Wondrous Words Wednesday …
Is a weekly meme where we share new (to us) words that we have encountered in our reading and elsewhere
1. My first word this time, I discovered in a book I have recently read in preparation for a Blog Tour Review
“But this is Zach’s life.” I felt a coruscating blaze of anger. “Surely you get that? And you didn’t answer any of my calls – but you know him, Melissa. You know him really well.”
a. flashing; sparkling. “a coruscating kaleidoscope of colours”
b. severely critical; scathing. “his coruscating attack on the Prime Minister”
2. My next word is not strictly new to me, however I thought it might raise a few smiles from those of you who haven’t come across it before. I found it in the text of this lovely story
“He was painting at the escarpment at right angles to the steps, the sandstone quarried away or eroded by millennia, the brick arches set forward to support the dunnies and the backs of the terraced houses above”
DUNNY – (plural dunnies)
a. (Australian) An outhouse which is a small structure, separate from a main building, which covers a toilet. This is typically either a pit latrine or a bucket toilet, but other forms of dry (non-flushing) toilets may be encountered. The term may also be used to denote the toilet itself, not just the structure.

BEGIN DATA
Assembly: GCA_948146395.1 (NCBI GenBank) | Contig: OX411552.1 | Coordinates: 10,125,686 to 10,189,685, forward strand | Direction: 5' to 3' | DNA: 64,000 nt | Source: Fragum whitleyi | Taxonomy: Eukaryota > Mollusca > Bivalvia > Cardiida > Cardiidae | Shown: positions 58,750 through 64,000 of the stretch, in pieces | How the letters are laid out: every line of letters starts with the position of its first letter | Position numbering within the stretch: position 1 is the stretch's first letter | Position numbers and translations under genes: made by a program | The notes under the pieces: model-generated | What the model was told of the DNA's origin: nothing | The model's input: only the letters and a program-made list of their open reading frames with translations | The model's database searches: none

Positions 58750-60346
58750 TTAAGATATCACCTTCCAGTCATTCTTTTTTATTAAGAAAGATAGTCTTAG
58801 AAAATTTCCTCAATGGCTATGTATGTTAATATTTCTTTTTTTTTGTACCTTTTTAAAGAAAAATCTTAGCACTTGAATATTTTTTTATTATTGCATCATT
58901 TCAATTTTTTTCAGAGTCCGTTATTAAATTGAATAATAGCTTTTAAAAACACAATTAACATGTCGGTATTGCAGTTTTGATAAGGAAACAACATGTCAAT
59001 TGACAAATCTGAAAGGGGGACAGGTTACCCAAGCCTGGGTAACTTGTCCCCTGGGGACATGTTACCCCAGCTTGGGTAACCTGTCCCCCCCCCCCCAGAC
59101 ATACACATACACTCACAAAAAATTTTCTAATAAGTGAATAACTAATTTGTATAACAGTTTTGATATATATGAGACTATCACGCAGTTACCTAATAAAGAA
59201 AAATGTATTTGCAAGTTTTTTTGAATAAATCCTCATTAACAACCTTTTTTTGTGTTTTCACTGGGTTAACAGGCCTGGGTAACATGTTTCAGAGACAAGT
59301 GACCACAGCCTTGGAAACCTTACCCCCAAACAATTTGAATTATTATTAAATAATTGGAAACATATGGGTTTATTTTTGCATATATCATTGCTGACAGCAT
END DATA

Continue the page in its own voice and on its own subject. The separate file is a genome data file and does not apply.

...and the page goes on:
b. (Scottish) An underground passage or cellar, especially in a tenement.
c. A Dunnie is a small Brownie-like being in the folklore of the Anglo-Scottish borders, specifically Northumberland. The Dunnie has been known to take the form of a horse in order to trick a rider into mounting him before disappearing and leaving them in the muddiest part of the road. He also is said to disguise as plough-horses only to vanish when the ploughman takes him into the stalls.
The first definition is the one which applies in this particular instance!
3. Finally this time, here is another of those pesky three letter words which catch me out regularly in my online crosswords!
A tree (Acacia koa) in the pea family, native to Hawaii, having flowers arranged in axillary racemes and small sickle-shaped leaves. The light-to- dark brown or reddish wood of this tree is used for furniture, crafts, cabinetry, and musical instruments. Its name in the Hawaiian language, koa, also means brave, bold, fearless, or warrior.
That’s three new to me words this time
How many of them do you recognise?
Wondrous Words Wednesday … Is a weekly meme where we share new (to us) words that we have encountered in our reading.
It is hosted by Mareli, over at ‘Elza Reads‘
You can either stop by and leave a link to your own ‘mystery’ words of the week, or just browse the eclectic mix of words that others have discovered, there is always a great selection.
Don’t forget that Mareli and the rest of us, all love to read your comments as well, so that we can visit and share your own words of the week, or simply say Hi!
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